A Salute to Two Ag Heroes
By Tim Tesconi, Executive Director
Published May 1, 2015
It’s been a year since David Evans of Marin Sun Farms took over the Rancho slaughterhouse, transforming the closed-down operation into a high-quality slaughter and meat processing plant. Under Evans’ ownership, the old slaughter facility on Petaluma’s northern edge has been revived and refocused. Recently, Marin Sun Farms earned organic certification, a huge boon for the region’s livestock industry, especially, the small-scale producers who are part of the growing field-to-fork movement.
For a time it looked bleak at Rancho, that bleakness hauntingly portrayed at the time in a press photograph of vultures ominously roosting in a dead oak tree near the shuttered slaughter house. A federal investigation and massive meat recall had forced Rancho’s former owners to close the gates, most of us thinking never to open again. Sonoma County was faced with the real possibility of forever losing its last major slaughter plant when David Evans rode into town to save the day, preserving a vital link in the food production chain. Evans, a fourth generation member of a coastal Marin ranching family, rolled up his sleeves and went to work to build his business.
Evans’ can-do spirit and passion reminds us of when Larry Peter – against all odds – staked it all to buy the historic Petaluma Creamery, preserving it as a milk processor when developers were eyeing the valuable downtown property for a commercial business complex. Looking back, saving the slaughter facility and milk processing plant were tremendous wins both for Sonoma County agriculture and Petaluma, the historic River Town whose very identity is built on agriculture. It could have easily gone the other way but, miraculously, both agricultural landmarks are open and doing very well thank you.
David Evans and Larry Peter are super heroes in my ag book. They are men who have staked their lives and financial futures in agricultural businesses essential to the intricate infrastructure of Sonoma County’s thriving food system. We owe them a lot, particularly, as we hear calls for more local food production. Both Evans and Peter are daring, visionary entrepreneurs investing millions of dollars in farming’s future while naysayers write the obituary on Sonoma County agriculture.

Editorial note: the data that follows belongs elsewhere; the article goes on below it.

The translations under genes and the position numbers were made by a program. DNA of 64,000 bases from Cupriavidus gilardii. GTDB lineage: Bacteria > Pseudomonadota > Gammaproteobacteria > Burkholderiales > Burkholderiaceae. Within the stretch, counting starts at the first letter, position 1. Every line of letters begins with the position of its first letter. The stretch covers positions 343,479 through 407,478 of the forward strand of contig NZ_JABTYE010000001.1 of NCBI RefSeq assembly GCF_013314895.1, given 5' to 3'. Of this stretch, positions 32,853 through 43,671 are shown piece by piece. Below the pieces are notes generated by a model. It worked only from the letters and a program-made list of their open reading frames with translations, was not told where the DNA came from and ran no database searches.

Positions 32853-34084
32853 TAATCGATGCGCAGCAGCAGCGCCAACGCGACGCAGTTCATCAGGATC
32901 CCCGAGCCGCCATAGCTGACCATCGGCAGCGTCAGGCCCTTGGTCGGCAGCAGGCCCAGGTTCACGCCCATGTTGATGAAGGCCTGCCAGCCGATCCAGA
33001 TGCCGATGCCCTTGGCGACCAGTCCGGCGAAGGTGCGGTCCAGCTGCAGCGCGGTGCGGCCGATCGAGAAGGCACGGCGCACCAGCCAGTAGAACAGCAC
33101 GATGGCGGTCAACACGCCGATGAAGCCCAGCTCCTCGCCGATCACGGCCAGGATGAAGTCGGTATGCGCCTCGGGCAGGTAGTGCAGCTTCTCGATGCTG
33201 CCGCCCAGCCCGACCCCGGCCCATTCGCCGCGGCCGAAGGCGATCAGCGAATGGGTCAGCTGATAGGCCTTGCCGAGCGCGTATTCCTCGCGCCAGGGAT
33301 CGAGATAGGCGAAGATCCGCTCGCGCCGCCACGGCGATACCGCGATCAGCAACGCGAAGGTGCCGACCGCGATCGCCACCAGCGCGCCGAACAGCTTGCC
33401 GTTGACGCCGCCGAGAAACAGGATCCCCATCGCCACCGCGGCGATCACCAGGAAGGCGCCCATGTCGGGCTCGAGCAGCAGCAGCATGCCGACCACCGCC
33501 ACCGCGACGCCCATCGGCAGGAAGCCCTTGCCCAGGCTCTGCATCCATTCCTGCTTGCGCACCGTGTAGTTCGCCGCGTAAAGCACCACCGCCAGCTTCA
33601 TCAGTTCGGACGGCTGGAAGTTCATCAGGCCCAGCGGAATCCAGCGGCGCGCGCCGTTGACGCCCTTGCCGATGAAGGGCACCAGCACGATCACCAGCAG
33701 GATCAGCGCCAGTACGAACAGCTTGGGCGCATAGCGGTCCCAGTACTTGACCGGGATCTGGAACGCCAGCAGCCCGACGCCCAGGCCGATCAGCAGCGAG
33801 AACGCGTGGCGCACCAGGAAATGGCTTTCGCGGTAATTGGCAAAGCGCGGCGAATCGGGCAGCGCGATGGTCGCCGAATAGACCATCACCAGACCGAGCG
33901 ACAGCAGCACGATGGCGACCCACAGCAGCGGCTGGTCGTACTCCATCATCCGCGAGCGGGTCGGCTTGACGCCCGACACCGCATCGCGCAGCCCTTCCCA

The truth is we need the feed mills, food processors, equipment and supply companies that are part of the vital support industry for farms and ranches every day. Dairies go out of business if there isn’t a place to sell their milk. Livestock ranchers, working on razor thin margins anyway, can’t afford the time or money to haul steers or hogs to slaughter plants three or four hours away. We’ve all seen what happened to the Sebastopol apple industry when canneries and packing sheds shut down.
Just imagine if the slaughter house and creamery had closed. Those two sites would now be growing houses and commercial buildings rather than bustling hubs where milk and livestock are delivered daily from North Coast ranches. Their disappearance would have further diminished the county’s agricultural economy and eroded the farm base. Instead, we have thriving, dynamic businesses that need more milk and livestock. That means more production on farms and ranches. And maybe, even, a few new farms and ranches, always a good thing in my ag book.